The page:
Home Country Reports Brainiacs: Chess Kenya in Schools

Brainiacs: Chess Kenya in Schools

by Tendai Mubayiwa


“Being brave means to know something that is scary, difficult and dangerous, and doing it anyway, because the possibility of winning the fight is worth the chance of losing it.”

Emile Autumn.

Nothing is more beautiful than teaching a child to be brave and ready to face life’s struggles and challenges positively.  Problem-solving skills are one of the best skills a teacher can impart in a child. The introduction of Chess in Kenyan schools is something that we appreciate to date, considering the fact that chess helps students to solve problems faster and stay organized.

As much as some may find it to be a tricky and challenging game for “brainiacs”, Kenyan students find it to be fun and engaging; by learning the power of the pawn, the King, the queen and other characters involved to win the game, they eventually develop themselves and their minds.WhatsApp Image 2018-02-08 at 10.40.36

The 3rd and 4th of February 2018 marked the dates when students from different schools in Kenya had a chance to showcase their skills in Chess. I had the privilege to attend this spectacular event that left many shocked about their performance.

Led by Mr. Shem Vilembwa and other teachers, the Chess tournament began on Saturday at 10 am. The event was held at St Patrick’s High school Iten, a school which is a few kilometers from Eldoret town.

Some of the schools  that participated at the tournament include:

  • St Joseph’s Boys Kitale
  • St Patricks High School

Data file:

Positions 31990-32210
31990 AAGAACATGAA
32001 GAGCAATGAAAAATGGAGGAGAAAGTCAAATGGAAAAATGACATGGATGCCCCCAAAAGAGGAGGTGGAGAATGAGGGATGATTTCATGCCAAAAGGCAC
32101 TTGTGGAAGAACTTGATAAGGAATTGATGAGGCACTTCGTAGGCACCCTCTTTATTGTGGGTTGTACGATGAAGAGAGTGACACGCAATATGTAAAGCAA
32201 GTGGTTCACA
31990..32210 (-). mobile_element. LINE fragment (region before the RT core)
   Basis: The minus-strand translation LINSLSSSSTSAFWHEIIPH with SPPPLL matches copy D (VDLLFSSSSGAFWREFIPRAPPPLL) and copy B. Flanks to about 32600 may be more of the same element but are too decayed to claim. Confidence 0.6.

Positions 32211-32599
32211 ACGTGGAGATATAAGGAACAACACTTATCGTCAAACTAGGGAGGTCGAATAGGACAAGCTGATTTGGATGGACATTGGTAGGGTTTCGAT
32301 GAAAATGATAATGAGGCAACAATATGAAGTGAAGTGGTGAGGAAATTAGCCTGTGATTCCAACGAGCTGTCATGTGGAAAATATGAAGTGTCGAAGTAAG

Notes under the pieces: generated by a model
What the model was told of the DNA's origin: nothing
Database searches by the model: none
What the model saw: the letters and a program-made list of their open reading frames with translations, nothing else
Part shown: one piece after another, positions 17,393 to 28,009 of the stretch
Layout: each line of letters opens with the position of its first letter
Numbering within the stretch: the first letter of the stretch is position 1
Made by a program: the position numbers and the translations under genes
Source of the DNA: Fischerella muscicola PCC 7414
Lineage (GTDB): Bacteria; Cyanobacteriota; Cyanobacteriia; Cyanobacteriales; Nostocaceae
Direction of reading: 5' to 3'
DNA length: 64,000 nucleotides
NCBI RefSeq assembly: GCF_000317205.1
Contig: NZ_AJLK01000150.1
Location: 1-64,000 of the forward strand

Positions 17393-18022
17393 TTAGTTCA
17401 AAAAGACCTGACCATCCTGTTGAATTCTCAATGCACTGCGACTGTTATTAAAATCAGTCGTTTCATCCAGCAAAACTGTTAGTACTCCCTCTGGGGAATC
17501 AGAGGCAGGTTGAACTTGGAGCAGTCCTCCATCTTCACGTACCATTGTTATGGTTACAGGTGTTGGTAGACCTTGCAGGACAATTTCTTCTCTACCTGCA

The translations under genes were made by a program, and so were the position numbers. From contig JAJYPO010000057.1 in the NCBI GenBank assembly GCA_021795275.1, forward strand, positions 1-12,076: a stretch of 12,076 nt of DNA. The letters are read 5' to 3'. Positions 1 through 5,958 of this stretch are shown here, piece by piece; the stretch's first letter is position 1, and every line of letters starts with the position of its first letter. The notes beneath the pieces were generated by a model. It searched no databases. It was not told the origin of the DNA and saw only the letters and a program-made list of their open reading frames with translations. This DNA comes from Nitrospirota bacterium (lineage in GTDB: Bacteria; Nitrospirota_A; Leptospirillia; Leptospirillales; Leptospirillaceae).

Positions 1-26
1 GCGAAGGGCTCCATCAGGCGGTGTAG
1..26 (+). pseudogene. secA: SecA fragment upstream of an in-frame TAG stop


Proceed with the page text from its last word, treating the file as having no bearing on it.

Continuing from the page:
• Sing’ore girls high school
  • Friend’s school Kamusinga
  • Tambach High School
  • Chebara Boys High School
  • Moi Girl’s Kapsowar
  • Kapng’etuny Boys
  • Kabarnet High school
  • St Joseph’s Girls Chepterit

Other important participants of this event were the missionary founders of the hosting school (St Patrick’s Iten), Brother Colm and Brother Paul. They played a significant role in reminding the students about how Chess was introduced in that school in the 1970’s. They also encouraged them to do their best and be the winning team.WhatsApp Image 2018-02-08 at 10.43.25

The event was quite emotional especially when the team of boys and girls were paired together causing things to be a bit tough for them. This led to a total disconcert at the end of the game. The winning side marveled at their excellent performance while the losing teams remained shell-shocked at theirs.

St Joseph’s boys Kitale were the main champions of this show due to their splendid performance. However, Singo’re girls were not left behind. They beat the boys and were awarded a beautiful trophy and other awards to match their performance at the tournament.

This match was a challenge to the other losing teams who learned something from their opponents. They left the event with the aim of beating them in the upcoming tournaments.

One of the benefits of incorporating Chess in schools is that it increases the IQ scores of the player, which has been proven by different studies that were dedicated to the understanding of the benefits of chess.

A particular study shows that moving the knights around improves the intelligent quotient. A research that was conducted among Venezuelan students shows that there was improvement in their IQ score after playing Chess for four months.

There are other benefits of learning Chess, and this shows the need of making chess a part of the development activities of learning.

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Jdcrux February 8, 2018 - 6:43 pm

Great article

daisychess February 8, 2018 - 8:53 pm

“this shows the need of making chess a part of the development activities of learning” …. The youth should indeed be supported, mentored and included in such programs to push the development agenda forward for Africa.

Khisho February 9, 2018 - 1:28 am

good read


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